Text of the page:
A week ago, I heard Hugo Chavez say in a very sweeping statement that he had ordered commanders and Governors, not to listen to the Courts whenver they contradicted his decrees. I not only heard it, but all newspapers covered it in the same way, Tal Cual even used it the next day in its headline saying “Being Crazy” with a picture of the President and the same statement everyone heard. Well, today President Chavez wanted to change history saying the media distorts what he says and a comment he made about a judge in Maracaibo, was completely misrepresented. He denied ever saying that or doing it. Interestingly enough, the Court cases that Chavez was referring to that day had nothing to do with a judge in Maracaibo, they dealt with a decision by a control judge in Carabobo state and a decision by the First Circuit Administartive Court of Caracas, one of the best respected Courts in the country. Such is Mr. Chavez’ virtual world!
Archive for December 22nd, 2002
Hugo Chavez said today on his weekly TV program that the oil industry is going back to work. So far only one ship (there are more than one hundred) has moved, and gas lines are huge, so we are not sure what he means by that. Additionally, he said that all oil workers that are on strike are being fired. He denounced corruption in PDVSA and withour giving details, said they will be revealed later.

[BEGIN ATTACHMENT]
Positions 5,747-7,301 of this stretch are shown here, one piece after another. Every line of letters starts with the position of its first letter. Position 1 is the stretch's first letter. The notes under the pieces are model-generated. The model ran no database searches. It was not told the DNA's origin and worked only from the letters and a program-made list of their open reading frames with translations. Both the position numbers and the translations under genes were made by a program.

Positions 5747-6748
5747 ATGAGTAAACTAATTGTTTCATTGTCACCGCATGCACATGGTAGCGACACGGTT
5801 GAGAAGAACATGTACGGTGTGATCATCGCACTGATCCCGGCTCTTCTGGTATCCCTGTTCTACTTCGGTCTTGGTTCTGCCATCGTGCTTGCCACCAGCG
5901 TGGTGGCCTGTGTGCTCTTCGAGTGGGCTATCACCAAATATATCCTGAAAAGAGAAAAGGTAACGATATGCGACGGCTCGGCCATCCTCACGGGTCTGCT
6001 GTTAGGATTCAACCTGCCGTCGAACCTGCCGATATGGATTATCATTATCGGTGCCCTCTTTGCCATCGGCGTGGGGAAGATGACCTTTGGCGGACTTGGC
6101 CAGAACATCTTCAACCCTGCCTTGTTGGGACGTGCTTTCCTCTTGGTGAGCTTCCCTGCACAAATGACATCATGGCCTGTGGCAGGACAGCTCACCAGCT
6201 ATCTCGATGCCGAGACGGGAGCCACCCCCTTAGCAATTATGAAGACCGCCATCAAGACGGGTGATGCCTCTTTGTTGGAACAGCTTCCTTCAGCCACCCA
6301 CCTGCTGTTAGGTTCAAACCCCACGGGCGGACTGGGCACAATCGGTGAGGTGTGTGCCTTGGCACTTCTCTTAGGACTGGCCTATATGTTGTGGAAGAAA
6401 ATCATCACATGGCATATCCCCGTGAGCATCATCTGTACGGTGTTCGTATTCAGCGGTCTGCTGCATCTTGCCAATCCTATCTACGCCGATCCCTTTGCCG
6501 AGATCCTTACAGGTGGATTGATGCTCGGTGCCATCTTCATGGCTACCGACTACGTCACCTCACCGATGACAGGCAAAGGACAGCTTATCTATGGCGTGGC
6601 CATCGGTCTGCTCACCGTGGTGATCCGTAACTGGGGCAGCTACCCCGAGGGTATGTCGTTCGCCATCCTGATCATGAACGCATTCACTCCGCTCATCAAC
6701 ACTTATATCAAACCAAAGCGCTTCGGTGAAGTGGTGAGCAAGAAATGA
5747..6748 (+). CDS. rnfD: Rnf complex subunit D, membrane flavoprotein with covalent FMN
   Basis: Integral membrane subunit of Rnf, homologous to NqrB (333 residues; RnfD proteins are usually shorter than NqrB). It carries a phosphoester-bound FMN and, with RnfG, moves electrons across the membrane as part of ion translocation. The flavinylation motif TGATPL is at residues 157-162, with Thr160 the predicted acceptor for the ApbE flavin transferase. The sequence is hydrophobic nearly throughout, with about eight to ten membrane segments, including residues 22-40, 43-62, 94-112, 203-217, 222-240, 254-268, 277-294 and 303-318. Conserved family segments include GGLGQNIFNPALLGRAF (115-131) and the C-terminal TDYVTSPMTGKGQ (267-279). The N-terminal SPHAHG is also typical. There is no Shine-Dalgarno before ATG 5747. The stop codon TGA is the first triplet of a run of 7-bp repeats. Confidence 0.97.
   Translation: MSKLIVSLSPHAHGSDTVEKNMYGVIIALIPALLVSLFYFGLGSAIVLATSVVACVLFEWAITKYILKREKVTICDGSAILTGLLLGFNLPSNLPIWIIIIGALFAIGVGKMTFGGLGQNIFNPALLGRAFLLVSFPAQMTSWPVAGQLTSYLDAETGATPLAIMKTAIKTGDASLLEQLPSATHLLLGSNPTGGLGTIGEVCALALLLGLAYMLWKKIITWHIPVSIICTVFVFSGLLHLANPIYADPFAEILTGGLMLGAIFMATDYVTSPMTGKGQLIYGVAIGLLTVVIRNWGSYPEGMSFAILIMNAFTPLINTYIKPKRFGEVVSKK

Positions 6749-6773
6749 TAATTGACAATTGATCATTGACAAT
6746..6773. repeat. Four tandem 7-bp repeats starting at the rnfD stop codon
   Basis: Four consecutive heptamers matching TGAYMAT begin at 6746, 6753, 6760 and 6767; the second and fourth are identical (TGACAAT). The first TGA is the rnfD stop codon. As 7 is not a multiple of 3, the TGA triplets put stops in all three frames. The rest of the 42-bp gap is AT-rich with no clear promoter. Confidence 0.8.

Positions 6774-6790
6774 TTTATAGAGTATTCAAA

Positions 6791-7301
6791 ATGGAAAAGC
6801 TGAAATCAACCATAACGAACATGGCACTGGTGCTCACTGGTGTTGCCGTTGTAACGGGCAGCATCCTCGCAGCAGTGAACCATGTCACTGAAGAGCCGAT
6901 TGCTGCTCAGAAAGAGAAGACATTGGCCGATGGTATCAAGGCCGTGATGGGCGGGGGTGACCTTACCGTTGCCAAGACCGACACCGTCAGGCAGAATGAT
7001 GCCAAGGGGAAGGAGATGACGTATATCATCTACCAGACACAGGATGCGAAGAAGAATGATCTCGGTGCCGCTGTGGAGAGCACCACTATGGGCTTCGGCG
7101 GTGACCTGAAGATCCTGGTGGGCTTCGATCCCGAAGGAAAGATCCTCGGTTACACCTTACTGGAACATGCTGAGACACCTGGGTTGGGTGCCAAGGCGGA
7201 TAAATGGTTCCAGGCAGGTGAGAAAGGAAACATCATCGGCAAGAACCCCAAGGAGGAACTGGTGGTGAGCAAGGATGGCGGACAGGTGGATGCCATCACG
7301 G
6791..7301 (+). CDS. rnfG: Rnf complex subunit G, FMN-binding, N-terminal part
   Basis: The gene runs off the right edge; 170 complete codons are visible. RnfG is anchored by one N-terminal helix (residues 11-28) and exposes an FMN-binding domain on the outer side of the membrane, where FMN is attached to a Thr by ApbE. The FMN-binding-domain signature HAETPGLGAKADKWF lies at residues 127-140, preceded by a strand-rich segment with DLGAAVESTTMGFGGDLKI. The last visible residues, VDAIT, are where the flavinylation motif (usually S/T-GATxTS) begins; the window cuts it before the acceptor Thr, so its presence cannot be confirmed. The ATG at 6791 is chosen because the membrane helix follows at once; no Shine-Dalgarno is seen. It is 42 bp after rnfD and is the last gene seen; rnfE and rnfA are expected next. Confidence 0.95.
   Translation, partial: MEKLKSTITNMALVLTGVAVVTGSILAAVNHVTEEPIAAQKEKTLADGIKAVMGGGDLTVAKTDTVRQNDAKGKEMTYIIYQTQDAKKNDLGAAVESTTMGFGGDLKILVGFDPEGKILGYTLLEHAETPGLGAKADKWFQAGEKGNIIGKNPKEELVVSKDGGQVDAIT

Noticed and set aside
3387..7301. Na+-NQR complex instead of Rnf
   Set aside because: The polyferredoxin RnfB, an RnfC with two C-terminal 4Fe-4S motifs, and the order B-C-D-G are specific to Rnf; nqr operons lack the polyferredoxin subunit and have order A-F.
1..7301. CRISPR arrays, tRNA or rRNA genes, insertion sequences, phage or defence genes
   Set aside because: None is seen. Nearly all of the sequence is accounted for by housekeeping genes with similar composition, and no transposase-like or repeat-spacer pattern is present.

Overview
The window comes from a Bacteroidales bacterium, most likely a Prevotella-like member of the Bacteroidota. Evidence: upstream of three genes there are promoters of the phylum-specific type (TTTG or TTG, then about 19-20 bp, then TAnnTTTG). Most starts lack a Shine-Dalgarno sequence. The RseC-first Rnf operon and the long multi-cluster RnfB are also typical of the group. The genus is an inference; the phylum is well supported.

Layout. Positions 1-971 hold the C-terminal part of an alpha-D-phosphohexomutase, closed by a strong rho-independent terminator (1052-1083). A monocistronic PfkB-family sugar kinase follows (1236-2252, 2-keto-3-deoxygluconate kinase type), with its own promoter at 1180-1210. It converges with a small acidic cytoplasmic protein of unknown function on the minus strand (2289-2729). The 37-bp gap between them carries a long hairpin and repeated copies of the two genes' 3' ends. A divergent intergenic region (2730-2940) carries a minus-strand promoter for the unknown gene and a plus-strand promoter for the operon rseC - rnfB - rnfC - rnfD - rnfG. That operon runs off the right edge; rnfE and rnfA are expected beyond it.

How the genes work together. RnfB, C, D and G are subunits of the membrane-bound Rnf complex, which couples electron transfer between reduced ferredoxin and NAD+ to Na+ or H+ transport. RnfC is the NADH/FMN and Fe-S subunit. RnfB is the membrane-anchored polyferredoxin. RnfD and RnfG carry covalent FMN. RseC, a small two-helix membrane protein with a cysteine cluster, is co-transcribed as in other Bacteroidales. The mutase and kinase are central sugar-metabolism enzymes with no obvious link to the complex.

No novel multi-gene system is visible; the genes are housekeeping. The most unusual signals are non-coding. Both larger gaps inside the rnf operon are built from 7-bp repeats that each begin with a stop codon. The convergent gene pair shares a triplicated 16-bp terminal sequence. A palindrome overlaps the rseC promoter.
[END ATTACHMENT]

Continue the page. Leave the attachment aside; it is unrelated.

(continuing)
Separately, many lawyers continue to say nobody can be jailed for not following orders from PDVSA. Lawyers say that the penalties are only when the injunction is accepted, but there is no decision on that, the audience will take place later next week. They also inform that this is not a labor strike and thus the Governemnt can not order people to go back to work like it is pretending to.
Priscilla West, a US citizen who worked for PDVSA in Venezuela for two years has written these two letters that I think are very good and deserve to be read by many both here and abroad. One of them has been published here the other one is this one:
I have never been involved in US politics, but two years working within Venezuela’s petroleum industry placed me squarely in the middle of that country’s political arena. Now back in the US, I am in close contact with Venezuelan counterparts as the current crisis unfolds. The protests, strikes, and eventual violence of the past several weeks have been a greatly intensified repeat of the events of last April… And once again, the scant US coverage of the crisis has been disturbing.